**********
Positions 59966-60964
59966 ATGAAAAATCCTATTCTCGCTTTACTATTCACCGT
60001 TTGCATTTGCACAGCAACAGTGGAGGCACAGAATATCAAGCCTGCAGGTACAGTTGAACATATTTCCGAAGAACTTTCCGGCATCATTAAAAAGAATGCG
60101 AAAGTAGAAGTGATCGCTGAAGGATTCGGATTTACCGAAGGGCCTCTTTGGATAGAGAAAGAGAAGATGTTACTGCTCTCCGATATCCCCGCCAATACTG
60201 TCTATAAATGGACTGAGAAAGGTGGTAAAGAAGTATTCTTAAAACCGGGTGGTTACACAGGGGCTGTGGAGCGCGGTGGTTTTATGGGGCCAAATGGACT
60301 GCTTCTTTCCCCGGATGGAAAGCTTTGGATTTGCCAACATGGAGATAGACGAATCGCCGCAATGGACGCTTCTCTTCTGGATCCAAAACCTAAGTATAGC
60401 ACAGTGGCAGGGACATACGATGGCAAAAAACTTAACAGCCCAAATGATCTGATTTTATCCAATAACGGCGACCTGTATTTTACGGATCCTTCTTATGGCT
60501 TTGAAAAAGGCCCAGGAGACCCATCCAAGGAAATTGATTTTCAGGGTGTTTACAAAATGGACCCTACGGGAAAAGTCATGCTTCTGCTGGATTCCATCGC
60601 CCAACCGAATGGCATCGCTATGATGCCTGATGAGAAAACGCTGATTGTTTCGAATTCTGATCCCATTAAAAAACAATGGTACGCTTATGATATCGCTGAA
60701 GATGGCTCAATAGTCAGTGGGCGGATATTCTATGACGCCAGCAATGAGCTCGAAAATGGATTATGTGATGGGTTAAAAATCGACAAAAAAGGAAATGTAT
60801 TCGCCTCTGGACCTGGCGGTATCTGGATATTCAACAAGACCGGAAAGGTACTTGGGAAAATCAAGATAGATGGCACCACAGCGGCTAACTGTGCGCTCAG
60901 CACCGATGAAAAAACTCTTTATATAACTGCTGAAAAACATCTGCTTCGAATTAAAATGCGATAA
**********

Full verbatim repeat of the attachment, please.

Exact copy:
Positions 59966-60964
59966 ATGAAAAATCCTATTCTCGCTTTACTATTCACCGT
60001 TTGCATTTGCACAGCAACAGTGGAGGCACAGAATATCAAGCCTGCAGGTACAGTTGAACATATTTCCGAAGAACTTTCCGGCATCATTAAAAAGAATGCG
60101 AAAGTAGAAGTGATCGCTGAAGGATTCGGATTTACCGAAGGGCCTCTTTGGATAGAGAAAGAGAAGATGTTACTGCTCTCCGATATCCCCGCCAATACTG
60201 TCTATAAATGGACTGAGAAAGGTGGTAAAGAAGTATTCTTAAAACCGGGTGGTTACACAGGGGCTGTGGAGCGCGGTGGTTTTATGGGGCCAAATGGACT
60301 GCTTCTTTCCCCGGATGGAAAGCTTTGGATTTGCCAACATGGAGATAGACGAATCGCCGCAATGGACGCTTCTCTTCTGGATCCAAAACCTAAGTATAGC
60401 ACAGTGGCAGGGACATACGATGGCAAAAAACTTAACAGCCCAAATGATCTGATTTTATCCAATAACGGCGACCTGTATTTTACGGATCCTTCTTATGGCT
60501 TTGAAAAAGGCCCAGGAGACCCATCCAAGGAAATTGATTTTCAGGGTGTTTACAAAATGGACCCTACGGGAAAAGTCATGCTTCTGCTGGATTCCATCGC
60601 CCAACCGAATGGCATCGCTATGATGCCTGATGAGAAAACGCTGATTGTTTCGAATTCTGATCCCATTAAAAAACAATGGTACGCTTATGATATCGCTGAA
60701 GATGGCTCAATAGTCAGTGGGCGGATATTCTATGACGCCAGCAATGAGCTCGAAAATGGATTATGTGATGGGTTAAAAATCGACAAAAAAGGAAATGTAT
60801 TCGCCTCTGGACCTGGCGGTATCTGGATATTCAACAAGACCGGAAAGGTACTTGGGAAAATCAAGATAGATGGCACCACAGCGGCTAACTGTGCGCTCAG
60901 CACCGATGAAAAAACTCTTTATATAACTGCTGAAAAACATCTGCTTCGAATTAAAATGCGATAA